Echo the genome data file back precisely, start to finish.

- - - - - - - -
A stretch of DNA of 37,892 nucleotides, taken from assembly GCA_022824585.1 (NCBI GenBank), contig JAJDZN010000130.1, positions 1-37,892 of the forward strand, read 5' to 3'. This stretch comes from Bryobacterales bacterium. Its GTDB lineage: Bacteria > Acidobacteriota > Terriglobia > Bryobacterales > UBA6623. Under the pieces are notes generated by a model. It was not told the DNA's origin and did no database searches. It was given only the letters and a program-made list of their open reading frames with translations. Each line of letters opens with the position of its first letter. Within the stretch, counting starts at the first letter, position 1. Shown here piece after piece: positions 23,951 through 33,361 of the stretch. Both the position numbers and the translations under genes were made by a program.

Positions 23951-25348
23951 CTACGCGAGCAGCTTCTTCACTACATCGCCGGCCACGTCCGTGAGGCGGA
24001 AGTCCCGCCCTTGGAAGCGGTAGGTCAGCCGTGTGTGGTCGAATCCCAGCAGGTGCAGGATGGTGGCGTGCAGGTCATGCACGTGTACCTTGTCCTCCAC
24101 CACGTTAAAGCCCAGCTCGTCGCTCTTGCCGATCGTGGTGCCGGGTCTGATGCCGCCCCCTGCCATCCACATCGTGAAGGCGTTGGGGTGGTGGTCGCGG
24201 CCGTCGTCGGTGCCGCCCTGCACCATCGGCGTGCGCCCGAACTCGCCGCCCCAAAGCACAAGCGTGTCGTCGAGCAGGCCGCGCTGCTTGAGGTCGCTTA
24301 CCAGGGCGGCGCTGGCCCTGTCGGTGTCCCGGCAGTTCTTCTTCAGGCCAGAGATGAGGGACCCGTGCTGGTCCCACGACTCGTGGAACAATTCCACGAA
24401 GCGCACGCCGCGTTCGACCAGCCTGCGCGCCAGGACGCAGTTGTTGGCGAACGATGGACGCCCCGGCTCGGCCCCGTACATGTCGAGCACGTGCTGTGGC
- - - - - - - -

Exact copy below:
A stretch of DNA of 37,892 nucleotides, taken from assembly GCA_022824585.1 (NCBI GenBank), contig JAJDZN010000130.1, positions 1-37,892 of the forward strand, read 5' to 3'. This stretch comes from Bryobacterales bacterium. Its GTDB lineage: Bacteria > Acidobacteriota > Terriglobia > Bryobacterales > UBA6623. Under the pieces are notes generated by a model. It was not told the DNA's origin and did no database searches. It was given only the letters and a program-made list of their open reading frames with translations. Each line of letters opens with the position of its first letter. Within the stretch, counting starts at the first letter, position 1. Shown here piece after piece: positions 23,951 through 33,361 of the stretch. Both the position numbers and the translations under genes were made by a program.

Positions 23951-25348
23951 CTACGCGAGCAGCTTCTTCACTACATCGCCGGCCACGTCCGTGAGGCGGA
24001 AGTCCCGCCCTTGGAAGCGGTAGGTCAGCCGTGTGTGGTCGAATCCCAGCAGGTGCAGGATGGTGGCGTGCAGGTCATGCACGTGTACCTTGTCCTCCAC
24101 CACGTTAAAGCCCAGCTCGTCGCTCTTGCCGATCGTGGTGCCGGGTCTGATGCCGCCCCCTGCCATCCACATCGTGAAGGCGTTGGGGTGGTGGTCGCGG
24201 CCGTCGTCGGTGCCGCCCTGCACCATCGGCGTGCGCCCGAACTCGCCGCCCCAAAGCACAAGCGTGTCGTCGAGCAGGCCGCGCTGCTTGAGGTCGCTTA
24301 CCAGGGCGGCGCTGGCCCTGTCGGTGTCCCGGCAGTTCTTCTTCAGGCCAGAGATGAGGGACCCGTGCTGGTCCCACGACTCGTGGAACAATTCCACGAA
24401 GCGCACGCCGCGTTCGACCAGCCTGCGCGCCAGGACGCAGTTGTTGGCGAACGATGGACGCCCCGGCTCGGCCCCGTACATGTCGAGCACGTGCTGTGGC